What I do not do: I do not go shopping for a new outfit or for jewellery, I do not get another cat (even though I am a crazy old cat lady) or look for approval of somebody else.

    Liked by 1 person

    • Fran, these are great ideas. I haven’t been to a movie in ages. A Friday evening movie and popcorn would have been a great treat last night. (As would some of your other ideas. Heh.) I vow to have some weekend adventures in my own town, and throughout Central Texas. There is so much to see and do here, that I haven’t done for years. You’ve helped me to envision the possibilities. So far as nature therapy goes, I am going into the woods tomorrow. With all the rain we’ve had lately, the creeks should be flowing. It will be lovely. But first, today I am attending the funeral of a dear friend’s sister. She was 51. In the meantime, I am drinking coffee, petting the cats, and watching the birds and squirrels.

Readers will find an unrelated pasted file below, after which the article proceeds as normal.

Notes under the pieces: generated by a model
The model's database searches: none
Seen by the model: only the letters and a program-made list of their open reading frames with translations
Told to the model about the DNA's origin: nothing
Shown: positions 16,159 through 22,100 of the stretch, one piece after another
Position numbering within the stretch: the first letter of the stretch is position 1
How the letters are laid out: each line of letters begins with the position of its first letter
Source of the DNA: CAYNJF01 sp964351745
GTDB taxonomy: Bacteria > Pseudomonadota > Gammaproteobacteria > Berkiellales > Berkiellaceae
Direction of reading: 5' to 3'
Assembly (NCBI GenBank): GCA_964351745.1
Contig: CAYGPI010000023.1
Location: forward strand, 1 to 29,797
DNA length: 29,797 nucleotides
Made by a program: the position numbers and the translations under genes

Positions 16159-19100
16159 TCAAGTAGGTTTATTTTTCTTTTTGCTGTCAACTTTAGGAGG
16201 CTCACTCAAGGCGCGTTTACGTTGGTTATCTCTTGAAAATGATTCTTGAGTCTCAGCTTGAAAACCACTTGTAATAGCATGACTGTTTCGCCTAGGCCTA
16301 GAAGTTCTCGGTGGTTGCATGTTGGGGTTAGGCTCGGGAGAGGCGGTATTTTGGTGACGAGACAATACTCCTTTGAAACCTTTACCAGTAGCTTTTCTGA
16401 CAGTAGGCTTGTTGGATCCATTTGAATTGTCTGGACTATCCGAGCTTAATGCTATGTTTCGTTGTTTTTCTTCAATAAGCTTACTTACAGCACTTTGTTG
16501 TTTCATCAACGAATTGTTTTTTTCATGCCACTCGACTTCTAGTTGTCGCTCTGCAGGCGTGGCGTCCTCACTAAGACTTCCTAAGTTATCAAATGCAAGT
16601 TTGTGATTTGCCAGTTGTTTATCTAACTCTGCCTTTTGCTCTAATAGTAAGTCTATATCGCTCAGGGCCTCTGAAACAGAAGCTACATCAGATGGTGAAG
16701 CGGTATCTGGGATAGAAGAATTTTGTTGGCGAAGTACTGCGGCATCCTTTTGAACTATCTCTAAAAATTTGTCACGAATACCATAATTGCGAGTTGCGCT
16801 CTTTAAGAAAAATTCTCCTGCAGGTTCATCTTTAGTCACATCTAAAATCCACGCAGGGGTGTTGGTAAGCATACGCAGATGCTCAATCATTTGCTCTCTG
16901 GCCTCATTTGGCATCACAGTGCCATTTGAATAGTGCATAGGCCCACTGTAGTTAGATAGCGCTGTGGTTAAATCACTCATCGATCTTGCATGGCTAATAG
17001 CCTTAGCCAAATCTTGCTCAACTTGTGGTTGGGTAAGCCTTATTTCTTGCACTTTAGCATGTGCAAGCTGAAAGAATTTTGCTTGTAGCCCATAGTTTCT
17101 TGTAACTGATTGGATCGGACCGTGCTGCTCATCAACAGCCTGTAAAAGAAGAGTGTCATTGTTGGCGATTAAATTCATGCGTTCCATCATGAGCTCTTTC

Liked by 2 people

      • It is much better – the movie lasts longer than a glass – at about the same price – and the movie is cheaper than a whole bottle (plus aspirin the next morning). Movie and ice cream – now, that tops a bottle of wine by yourself any day. When shall I come along? *just kidding, that would be my most expensive cinema visit ever*

        Liked by 2 people

    • Thank you, Gert. I don’t think it has to be hard. But I sure have been thinking it is. I have to shift my mind and start thinking of it as an adventure. Which is sort of the spirit in which I began. I’ve just forgotten. Thank you, Universe!

      Liked by 3 people

  • I think celebrating without alcohol gets easier over time. The association of drinking and celebrating really does begin to go away. There are so many other ways to celebrate! The world is your oyster. 🙂 Get outside, have a massage, light a bunch of candles and read trashy magazines, go to a movie, concert or play, eat a nice dinner out. Sometimes renting a movie and getting take-out feels like a celebration! As long as it makes you feel good and is somewhat out if the ordinary. Best, Jen

    Liked by 2 people